The roll over valve means incudes a nozzle for discharging fuel vapors from the first chamber into the second chamber and a valve piece for closing the nozzle. The distal end of the nozzle has a discharge opening. The valve piece is movable into the nozzle in response to tilting the roll-over valve means during a vehicle rollover or the like to block the flow of the fuel vapors through the first port during vehicle roll over conditions.

The discharge opening of the nozzle provides the first port in the fuel tank outlet. The nozzle extends into the partition aperture in spaced relation to the inwardly-facing rim of the partition aperture to define an annular space therebetween providing the second port in the fuel tank outlet. Thus, the second port is of annular shape and surrounds the generally circular first port.

The vapor recovery valve means includes a valve member in the second chamber and spring means for biasing the valve member against the partition to a position closing the second port. The valve member has a central aperture and is positioned in the second chamber to place the central aperture in alignment with the discharge opening of the nozzle when the second port is closed by the valve member so that fuel vapor can still be exhausted from the fuel tank via the first port. Of course, exhaust of fuel vapor through the first port will be blocked by the roll-over valve piece during vehicle rollover substantially to prevent the loss of liquid fuel in the fuel tank through the first port in the fuel tank outlet. In addition, the spring constant of the spring means is selected to ensure that the valve member will remain biased in its closing position substantially to prevent fuel loss through the second port during vehicle rollover.

The vapor recovery means further includes actuation means for selectively moving the valve member against the spring means to open the second port during vehicle refueling. This permits fuel vapor discharged from the fuel tank during each refueling activity to be conducted to the canister for liquid fuel recovery treatment therein prior to being discharged to the atmosphere. Illustratively, the actuation means is a vacuum system including a diaphram, a stem connecting the diaphram to the valve member, and means for applying a vacuum to the diaphram to move the valve member within the housing between a second port-closing and a second port-opening position. Preferably, the actuation means includes means for sensing the beginning of a vehicle refueling activity cycle.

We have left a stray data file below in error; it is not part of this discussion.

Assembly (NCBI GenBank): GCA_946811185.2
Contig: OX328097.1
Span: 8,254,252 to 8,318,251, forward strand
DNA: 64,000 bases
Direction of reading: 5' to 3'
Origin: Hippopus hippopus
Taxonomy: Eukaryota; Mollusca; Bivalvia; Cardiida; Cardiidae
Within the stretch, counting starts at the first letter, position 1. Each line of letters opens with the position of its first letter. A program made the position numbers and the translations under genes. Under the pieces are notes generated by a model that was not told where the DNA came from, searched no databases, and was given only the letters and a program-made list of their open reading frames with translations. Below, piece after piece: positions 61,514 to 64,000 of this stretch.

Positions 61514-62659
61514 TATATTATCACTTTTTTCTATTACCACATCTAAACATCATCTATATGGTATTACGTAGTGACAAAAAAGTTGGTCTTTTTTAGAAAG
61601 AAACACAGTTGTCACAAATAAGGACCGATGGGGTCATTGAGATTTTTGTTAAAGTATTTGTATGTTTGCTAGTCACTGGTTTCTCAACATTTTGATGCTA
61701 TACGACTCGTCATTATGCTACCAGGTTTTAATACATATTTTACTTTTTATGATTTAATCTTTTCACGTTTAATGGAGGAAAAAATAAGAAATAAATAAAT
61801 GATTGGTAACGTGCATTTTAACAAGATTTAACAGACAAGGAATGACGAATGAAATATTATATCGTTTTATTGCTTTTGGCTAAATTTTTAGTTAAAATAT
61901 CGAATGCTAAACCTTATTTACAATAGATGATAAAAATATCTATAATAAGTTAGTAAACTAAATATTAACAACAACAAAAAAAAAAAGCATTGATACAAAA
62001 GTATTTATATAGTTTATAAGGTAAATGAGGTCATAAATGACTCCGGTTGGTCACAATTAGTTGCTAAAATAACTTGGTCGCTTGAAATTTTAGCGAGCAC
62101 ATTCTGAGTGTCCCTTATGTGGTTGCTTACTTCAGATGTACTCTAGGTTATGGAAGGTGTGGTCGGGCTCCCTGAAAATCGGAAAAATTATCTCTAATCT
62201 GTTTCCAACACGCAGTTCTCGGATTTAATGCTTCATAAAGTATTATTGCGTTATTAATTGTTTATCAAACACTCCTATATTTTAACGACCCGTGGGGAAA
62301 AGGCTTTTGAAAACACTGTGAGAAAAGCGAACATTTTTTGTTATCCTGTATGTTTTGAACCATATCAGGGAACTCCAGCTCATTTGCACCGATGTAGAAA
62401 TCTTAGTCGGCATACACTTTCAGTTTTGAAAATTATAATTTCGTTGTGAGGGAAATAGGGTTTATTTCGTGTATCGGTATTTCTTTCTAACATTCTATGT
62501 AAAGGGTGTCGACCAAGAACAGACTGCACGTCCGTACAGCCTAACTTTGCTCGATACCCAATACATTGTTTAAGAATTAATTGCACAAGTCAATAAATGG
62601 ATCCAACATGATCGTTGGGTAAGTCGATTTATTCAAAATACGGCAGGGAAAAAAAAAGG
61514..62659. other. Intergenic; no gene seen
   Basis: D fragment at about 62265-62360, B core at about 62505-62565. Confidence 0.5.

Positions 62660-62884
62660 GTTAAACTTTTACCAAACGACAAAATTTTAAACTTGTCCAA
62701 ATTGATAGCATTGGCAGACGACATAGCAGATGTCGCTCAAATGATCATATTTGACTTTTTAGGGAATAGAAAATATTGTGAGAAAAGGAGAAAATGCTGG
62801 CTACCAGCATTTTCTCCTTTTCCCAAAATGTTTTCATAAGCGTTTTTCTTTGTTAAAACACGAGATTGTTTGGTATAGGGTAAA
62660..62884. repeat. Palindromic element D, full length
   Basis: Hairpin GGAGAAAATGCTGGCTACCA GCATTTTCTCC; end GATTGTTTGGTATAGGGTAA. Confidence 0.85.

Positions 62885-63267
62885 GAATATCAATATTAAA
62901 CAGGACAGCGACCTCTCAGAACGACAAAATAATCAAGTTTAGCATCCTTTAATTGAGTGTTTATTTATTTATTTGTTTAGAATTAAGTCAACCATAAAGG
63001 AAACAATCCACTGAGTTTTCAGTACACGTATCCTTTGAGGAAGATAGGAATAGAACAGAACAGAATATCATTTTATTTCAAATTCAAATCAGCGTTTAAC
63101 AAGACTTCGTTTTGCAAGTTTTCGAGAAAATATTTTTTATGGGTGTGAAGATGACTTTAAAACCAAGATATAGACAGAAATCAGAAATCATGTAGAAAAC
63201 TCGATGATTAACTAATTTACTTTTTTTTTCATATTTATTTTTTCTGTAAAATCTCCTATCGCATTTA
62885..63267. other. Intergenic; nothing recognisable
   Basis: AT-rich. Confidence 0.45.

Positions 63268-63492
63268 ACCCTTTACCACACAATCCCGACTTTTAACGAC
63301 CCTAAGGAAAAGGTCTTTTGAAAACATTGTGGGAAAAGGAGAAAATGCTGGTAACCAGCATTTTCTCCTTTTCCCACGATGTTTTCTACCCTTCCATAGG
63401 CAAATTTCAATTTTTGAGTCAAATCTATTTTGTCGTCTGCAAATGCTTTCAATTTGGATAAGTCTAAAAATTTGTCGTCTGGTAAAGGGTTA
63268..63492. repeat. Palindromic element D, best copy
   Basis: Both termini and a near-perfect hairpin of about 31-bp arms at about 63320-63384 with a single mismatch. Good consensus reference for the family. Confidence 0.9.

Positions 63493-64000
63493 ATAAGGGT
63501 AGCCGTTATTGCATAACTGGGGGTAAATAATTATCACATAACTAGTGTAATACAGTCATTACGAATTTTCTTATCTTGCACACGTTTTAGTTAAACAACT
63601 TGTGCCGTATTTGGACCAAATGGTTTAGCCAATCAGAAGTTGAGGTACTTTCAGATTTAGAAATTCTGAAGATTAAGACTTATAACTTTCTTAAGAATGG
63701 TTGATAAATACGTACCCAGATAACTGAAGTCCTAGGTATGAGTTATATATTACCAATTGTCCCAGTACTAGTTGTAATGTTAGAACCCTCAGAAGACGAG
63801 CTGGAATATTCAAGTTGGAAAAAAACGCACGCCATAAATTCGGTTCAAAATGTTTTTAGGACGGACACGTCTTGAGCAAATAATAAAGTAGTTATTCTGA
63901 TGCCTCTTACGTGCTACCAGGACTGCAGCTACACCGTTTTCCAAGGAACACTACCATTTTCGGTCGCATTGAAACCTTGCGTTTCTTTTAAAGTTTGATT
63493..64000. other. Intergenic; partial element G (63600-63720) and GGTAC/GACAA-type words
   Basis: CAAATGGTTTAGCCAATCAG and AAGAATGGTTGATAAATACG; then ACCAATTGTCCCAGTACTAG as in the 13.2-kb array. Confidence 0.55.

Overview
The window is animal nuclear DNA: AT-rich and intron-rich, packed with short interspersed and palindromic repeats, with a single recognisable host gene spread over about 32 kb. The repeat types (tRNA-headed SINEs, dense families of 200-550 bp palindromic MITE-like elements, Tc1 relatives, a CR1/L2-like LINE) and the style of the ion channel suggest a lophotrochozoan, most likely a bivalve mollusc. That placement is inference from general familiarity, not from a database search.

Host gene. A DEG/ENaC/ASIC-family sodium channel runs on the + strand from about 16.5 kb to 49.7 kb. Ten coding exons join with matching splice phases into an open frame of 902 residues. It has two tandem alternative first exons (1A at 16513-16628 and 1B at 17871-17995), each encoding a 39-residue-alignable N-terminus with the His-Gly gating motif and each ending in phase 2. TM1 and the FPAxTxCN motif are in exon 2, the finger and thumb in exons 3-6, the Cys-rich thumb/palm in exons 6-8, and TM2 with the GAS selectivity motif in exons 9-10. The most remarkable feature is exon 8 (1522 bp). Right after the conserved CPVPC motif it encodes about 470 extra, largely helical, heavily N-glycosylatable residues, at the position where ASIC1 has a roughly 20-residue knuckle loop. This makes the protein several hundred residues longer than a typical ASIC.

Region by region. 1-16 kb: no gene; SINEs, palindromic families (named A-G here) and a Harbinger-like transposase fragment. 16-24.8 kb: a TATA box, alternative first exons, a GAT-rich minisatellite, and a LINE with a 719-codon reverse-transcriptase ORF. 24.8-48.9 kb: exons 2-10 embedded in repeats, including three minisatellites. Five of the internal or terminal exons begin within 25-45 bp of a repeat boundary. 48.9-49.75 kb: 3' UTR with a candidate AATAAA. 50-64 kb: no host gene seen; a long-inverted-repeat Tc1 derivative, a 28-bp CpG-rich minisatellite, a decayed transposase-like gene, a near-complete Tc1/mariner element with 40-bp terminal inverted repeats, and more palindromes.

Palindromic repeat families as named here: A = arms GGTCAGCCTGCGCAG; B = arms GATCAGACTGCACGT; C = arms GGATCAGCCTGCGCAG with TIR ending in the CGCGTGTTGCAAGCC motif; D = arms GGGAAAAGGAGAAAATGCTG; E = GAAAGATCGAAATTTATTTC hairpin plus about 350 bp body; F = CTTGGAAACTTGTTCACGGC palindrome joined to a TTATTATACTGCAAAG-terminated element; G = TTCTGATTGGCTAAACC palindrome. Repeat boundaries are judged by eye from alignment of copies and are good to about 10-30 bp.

A fuel cap is provided for closing and sealing the mouth of the fuel tank filler neck. In preferred embodiments, sufficient loosening of the fuel cap on the filler neck actuates the refueling control valve via the vacuum system to initiate a vapor recovery sequence without breaking the vapor seal provided by the fuel cap or otherwise permitting untreated fuel vapor to be discharged directly into the atmosphere. The sensing means includes a control pad movable relative to the filler neck between positions in close proximity to the mouth of the filler neck. Illustratively, the control pad is spring-biased against the fuel cap whenever the fuel cap is mounted on the filler neck.

Also in preferred embodiments, float means is provided for selectively closing the inlet in the first chamber in response to accumulation of liquid fuel in the fuel tank in excess of a predetermined amount. The float means floats in liquid fuel in the tank and rises to its inlet-closing position as the liquid fuel level in the tank increases. The risk of discharge of liquid fuel through either the first or the second port is significantly reduced by the float means since liquid fuel is generally unable to enter the first chamber via the inlet at high liquid fuel levels of the fuel tank .

Additional objects, features, and advantages of the invention will become apparent to those skilled in the art upon consideration of the following detailed description of preferred embodiments exemplifying the best mode of carrying out the invention as presently perceived.

BRIEF DESCRIPTION OF THE DRAWINGS

The detailed description particularly refers to the accompanying figures in which:

FIG. 1 is a block diagram of a system for recovering vapors during a vehicle refueling activity in accordance with the present invention;

FIG. 2 is a perspective view of an impact shield for use in protecting a portion of the system of the present invention;

FIG. 3 is an exploded perspective view of a preferred embodiment of a vapor recovery module in accordance with the present invention with portions broken away;

FIG. 4 is a longitudinal sectional view taken along lines 4--4 of FIG. 3 showing a fuel cap mounted on a fuel tank filler neck in a fully-tightened position during normal non-refueling activities;

FIG. 5 is a view similar to the view in FIG. 4 showing the fuel cap in a slightly loosened position during an initial stage of fuel vapor recovery;

FIG. 6 is a longitudinal sectional view taken along lines 6--6 of FIG. 3 showing a fuel-dispensing nozzle in phantom lines inserted into the fuel tank filler neck during refueling;